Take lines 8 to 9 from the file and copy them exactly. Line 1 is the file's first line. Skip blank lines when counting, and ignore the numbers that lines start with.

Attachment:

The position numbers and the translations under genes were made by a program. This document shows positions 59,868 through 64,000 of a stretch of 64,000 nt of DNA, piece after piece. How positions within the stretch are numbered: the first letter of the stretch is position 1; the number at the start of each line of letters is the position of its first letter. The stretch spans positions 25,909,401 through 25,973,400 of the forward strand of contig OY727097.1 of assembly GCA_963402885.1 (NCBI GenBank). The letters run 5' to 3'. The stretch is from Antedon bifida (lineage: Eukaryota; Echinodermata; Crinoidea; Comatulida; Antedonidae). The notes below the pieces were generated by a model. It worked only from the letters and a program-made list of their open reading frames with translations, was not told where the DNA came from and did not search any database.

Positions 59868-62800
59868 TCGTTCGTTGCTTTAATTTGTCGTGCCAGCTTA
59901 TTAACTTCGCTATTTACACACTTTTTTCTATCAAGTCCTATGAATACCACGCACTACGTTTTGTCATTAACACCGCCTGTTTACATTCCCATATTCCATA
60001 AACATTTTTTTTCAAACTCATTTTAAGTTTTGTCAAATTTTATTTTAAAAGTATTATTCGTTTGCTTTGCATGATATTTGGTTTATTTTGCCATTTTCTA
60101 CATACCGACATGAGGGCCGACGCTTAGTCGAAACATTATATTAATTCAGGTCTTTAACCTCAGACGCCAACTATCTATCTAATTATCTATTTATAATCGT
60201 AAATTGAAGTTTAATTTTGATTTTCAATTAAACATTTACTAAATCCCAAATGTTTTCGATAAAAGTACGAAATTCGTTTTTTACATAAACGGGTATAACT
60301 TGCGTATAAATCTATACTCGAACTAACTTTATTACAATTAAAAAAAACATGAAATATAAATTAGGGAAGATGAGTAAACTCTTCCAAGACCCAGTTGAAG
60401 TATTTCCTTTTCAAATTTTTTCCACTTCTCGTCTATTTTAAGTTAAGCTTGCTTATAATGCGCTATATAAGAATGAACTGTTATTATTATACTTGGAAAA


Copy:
60301 TGCGTATAAATCTATACTCGAACTAACTTTATTACAATTAAAAAAAACATGAAATATAAATTAGGGAAGATGAGTAAACTCTTCCAAGACCCAGTTGAAG
60401 TATTTCCTTTTCAAATTTTTTCCACTTCTCGTCTATTTTAAGTTAAGCTTGCTTATAATGCGCTATATAAGAATGAACTGTTATTATTATACTTGGAAAA